Hoang K.,North Dakota State University |
Johannes M.D.,Center for Computational Materials Science
Journal of Materials Chemistry A | Year: 2014
We report a comprehensive first-principles study of the thermodynamics and transport of intrinsic point defects in layered oxide cathode materials LiMO2 (M = Co, Ni), using density-functional theory and the Heyd-Scuseria-Ernzerhof screened hybrid functional. We find that LiCoO 2 has a complex defect chemistry; different electronic and ionic defects can exist under different synthesis conditions, and LiCoO2 samples free of cobalt antisite defects can be made under Li-excess (Co-deficient) environments. A defect model for lithium over-stoichiometric LiCoO2 is also proposed, which involves negatively charged lithium antisites and positively charged small (hole) polarons. In LiNiO2, a certain amount of Ni3+ ions undergo charge disproportionation and the concentration of nickel ions in the lithium layers is high. Tuning the synthesis conditions may reduce the nickel antisites but would not remove the charge disproportionation. In addition, we find that LiMO2 cannot be doped n- or p-type; the electronic conduction occurs via hopping of small polarons and the ionic conduction occurs via migration of lithium vacancies, either through a monovacancy or divacancy mechanism, depending on the vacancy concentration. © 2014 the Partner Organisations.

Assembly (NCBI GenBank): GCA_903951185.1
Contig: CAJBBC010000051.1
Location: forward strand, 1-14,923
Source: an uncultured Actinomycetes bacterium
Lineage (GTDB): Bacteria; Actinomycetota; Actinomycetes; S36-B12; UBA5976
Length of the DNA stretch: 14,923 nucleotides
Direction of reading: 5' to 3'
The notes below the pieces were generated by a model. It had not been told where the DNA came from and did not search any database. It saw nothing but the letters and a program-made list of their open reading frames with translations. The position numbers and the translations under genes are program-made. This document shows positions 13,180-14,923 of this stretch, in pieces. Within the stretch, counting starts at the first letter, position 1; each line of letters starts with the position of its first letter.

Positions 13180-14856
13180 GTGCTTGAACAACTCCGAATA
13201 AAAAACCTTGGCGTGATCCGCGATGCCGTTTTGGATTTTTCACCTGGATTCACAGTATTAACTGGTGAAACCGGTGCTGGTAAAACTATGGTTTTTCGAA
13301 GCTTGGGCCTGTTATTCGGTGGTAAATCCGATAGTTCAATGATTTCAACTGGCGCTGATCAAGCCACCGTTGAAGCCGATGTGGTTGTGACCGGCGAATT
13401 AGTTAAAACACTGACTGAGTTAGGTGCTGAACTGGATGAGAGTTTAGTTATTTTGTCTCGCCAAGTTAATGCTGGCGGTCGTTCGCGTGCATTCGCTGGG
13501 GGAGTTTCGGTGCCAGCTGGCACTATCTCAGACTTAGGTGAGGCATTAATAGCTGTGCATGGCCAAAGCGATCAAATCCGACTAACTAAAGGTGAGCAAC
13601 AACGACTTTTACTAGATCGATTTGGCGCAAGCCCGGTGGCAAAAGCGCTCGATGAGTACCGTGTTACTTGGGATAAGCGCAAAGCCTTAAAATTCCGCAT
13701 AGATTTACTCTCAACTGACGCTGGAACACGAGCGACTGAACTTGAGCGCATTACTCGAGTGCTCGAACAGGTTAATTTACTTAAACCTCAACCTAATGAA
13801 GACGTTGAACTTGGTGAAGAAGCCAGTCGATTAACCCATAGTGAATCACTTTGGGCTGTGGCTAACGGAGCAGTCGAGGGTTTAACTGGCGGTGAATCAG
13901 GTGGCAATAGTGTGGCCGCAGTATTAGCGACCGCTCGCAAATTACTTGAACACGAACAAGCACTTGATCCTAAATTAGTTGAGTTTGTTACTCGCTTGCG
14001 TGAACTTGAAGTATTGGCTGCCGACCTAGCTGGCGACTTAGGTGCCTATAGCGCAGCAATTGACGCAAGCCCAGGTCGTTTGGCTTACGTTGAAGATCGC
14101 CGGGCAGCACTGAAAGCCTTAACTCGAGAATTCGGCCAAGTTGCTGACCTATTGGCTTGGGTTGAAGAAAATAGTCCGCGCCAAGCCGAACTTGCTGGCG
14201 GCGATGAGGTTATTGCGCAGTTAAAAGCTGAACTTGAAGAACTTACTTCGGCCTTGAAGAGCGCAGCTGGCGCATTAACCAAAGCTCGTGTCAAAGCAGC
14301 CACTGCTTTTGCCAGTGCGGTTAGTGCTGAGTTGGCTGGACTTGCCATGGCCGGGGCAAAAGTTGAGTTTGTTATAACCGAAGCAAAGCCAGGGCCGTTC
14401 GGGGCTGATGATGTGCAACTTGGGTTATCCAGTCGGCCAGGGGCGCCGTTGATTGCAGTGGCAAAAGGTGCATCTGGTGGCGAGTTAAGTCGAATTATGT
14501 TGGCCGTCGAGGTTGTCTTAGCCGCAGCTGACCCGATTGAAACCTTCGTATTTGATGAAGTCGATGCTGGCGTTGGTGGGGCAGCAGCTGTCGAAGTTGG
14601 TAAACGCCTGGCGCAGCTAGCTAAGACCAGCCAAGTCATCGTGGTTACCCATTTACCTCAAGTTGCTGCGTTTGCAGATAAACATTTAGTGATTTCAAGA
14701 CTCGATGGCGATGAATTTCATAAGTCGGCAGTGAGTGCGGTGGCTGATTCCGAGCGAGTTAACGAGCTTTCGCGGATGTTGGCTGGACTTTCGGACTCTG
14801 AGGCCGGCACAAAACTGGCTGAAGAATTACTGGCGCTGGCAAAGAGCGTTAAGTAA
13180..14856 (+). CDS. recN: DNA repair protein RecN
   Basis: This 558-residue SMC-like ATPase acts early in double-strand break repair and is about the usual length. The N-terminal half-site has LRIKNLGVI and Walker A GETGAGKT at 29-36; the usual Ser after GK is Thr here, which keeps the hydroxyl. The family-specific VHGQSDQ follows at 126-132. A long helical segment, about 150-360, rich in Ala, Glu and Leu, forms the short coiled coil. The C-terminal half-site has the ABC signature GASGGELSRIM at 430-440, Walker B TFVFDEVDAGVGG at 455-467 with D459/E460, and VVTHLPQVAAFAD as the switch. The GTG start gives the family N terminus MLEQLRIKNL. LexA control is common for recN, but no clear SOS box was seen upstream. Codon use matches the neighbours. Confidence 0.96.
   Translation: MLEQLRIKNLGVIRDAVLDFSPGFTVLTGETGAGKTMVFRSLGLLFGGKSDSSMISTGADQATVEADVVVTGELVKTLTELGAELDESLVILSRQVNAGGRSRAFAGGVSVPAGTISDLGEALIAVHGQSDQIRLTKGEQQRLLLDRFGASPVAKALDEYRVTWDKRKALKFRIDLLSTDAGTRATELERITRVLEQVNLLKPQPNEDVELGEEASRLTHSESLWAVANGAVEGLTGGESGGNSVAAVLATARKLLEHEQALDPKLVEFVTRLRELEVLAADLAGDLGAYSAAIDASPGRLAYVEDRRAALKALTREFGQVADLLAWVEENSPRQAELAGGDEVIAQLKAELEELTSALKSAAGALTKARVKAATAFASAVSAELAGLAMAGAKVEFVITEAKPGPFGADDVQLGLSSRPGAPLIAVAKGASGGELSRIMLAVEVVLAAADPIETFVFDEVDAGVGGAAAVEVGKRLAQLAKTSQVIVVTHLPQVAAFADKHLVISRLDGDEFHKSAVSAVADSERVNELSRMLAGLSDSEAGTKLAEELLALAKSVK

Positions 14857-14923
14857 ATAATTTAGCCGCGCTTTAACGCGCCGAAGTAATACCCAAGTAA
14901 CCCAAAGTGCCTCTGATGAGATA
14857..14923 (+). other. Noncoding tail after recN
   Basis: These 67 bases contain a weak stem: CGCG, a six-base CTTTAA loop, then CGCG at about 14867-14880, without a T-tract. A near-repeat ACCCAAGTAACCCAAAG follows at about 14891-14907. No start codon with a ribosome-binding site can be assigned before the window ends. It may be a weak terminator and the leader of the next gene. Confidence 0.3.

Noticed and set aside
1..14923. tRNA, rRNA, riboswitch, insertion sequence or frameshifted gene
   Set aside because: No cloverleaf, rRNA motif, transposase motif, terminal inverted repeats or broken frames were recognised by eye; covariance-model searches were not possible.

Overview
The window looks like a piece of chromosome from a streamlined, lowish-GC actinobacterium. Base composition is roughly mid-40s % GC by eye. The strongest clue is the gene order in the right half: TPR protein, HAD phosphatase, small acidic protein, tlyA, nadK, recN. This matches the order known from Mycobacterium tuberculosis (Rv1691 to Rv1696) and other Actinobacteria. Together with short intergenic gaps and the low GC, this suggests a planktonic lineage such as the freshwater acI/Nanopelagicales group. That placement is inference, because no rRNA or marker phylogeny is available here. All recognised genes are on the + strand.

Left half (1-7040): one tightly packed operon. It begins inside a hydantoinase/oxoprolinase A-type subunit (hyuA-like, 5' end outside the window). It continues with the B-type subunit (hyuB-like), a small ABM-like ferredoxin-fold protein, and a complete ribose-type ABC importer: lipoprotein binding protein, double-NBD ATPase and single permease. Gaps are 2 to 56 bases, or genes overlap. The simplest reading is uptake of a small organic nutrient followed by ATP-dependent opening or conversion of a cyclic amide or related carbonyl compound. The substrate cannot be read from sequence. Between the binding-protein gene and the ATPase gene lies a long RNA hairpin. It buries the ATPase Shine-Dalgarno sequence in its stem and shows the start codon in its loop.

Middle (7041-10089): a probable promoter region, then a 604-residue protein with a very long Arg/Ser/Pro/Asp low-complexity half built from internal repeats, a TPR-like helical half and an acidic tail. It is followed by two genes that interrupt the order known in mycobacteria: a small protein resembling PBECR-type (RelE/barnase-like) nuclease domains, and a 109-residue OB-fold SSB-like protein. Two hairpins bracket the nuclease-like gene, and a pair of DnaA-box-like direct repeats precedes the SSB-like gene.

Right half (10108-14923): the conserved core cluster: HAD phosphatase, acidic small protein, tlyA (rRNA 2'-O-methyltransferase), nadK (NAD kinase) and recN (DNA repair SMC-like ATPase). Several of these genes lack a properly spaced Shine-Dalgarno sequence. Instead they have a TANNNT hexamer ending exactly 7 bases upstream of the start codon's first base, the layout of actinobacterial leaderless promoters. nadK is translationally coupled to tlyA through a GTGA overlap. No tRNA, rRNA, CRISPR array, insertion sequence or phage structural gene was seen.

Kim Y.C.,Center for Computational Materials Science |
Mittal J.,Lehigh University
Physical Review Letters | Year: 2013
A statistical mechanical theory is presented to predict the effects of macromolecular crowding on protein association equilibria, accounting for both excluded volume and attractive interactions between proteins and crowding molecules. Predicted binding free energies are in excellent agreement with simulation data over a wide range of crowder sizes and packing fractions. It is shown that attractive interactions between proteins and crowding agents counteract the stabilizing effects of excluded volume interactions. A critical attraction strength, for which there is no net effect of crowding, is approximately independent of the crowder packing fraction. © 2013 American Physical Society.
Ott F.D.,ETH Zurich |
Spiegel L.L.,ETH Zurich |
Norris D.J.,ETH Zurich |
Erwin S.C.,Center for Computational Materials Science
Physical Review Letters | Year: 2014
Although poorly understood, cation-exchange reactions are increasingly used to dope or transform colloidal semiconductor nanocrystals (quantum dots). We use density-functional theory and kinetic Monte Carlo simulations to develop a microscopic theory that explains structural, optical, and electronic changes observed experimentally in Ag-cation-exchanged CdSe nanocrystals. We find that Coulomb interactions, both between ionized impurities and with the polarized nanocrystal surface, play a key role in cation exchange. Our theory also resolves several experimental puzzles related to photoluminescence and electrical behavior in CdSe nanocrystals doped with Ag. © 2014 American Physical Society.
Kim Y.C.,Center for Computational Materials Science |